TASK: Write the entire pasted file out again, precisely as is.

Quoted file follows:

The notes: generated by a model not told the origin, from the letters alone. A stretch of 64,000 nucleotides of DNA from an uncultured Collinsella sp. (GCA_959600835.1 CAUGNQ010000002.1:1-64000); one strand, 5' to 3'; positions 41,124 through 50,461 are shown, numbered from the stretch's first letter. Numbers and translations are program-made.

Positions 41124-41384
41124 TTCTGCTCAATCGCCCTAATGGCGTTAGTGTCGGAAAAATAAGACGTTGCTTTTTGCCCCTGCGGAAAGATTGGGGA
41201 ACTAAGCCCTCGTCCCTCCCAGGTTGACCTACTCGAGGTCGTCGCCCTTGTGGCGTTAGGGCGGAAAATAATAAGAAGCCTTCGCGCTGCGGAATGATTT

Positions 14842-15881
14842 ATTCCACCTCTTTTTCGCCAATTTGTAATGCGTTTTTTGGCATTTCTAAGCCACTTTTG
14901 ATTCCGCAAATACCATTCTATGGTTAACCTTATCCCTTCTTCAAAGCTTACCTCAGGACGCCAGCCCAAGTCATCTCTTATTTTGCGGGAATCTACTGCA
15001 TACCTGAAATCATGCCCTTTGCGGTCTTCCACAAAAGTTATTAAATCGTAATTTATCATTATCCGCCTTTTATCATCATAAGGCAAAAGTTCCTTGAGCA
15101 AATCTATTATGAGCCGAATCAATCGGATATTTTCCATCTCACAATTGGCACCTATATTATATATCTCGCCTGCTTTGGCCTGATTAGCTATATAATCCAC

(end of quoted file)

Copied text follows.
The notes: generated by a model not told the origin, from the letters alone. A stretch of 64,000 nucleotides of DNA from an uncultured Collinsella sp. (GCA_959600835.1 CAUGNQ010000002.1:1-64000); one strand, 5' to 3'; positions 41,124 through 50,461 are shown, numbered from the stretch's first letter. Numbers and translations are program-made.

Positions 41124-41384
41124 TTCTGCTCAATCGCCCTAATGGCGTTAGTGTCGGAAAAATAAGACGTTGCTTTTTGCCCCTGCGGAAAGATTGGGGA
41201 ACTAAGCCCTCGTCCCTCCCAGGTTGACCTACTCGAGGTCGTCGCCCTTGTGGCGTTAGGGCGGAAAATAATAAGAAGCCTTCGCGCTGCGGAATGATTT

Positions 14842-15881
14842 ATTCCACCTCTTTTTCGCCAATTTGTAATGCGTTTTTTGGCATTTCTAAGCCACTTTTG
14901 ATTCCGCAAATACCATTCTATGGTTAACCTTATCCCTTCTTCAAAGCTTACCTCAGGACGCCAGCCCAAGTCATCTCTTATTTTGCGGGAATCTACTGCA
15001 TACCTGAAATCATGCCCTTTGCGGTCTTCCACAAAAGTTATTAAATCGTAATTTATCATTATCCGCCTTTTATCATCATAAGGCAAAAGTTCCTTGAGCA
15101 AATCTATTATGAGCCGAATCAATCGGATATTTTCCATCTCACAATTGGCACCTATATTATATATCTCGCCTGCTTTGGCCTGATTAGCTATATAATCCAC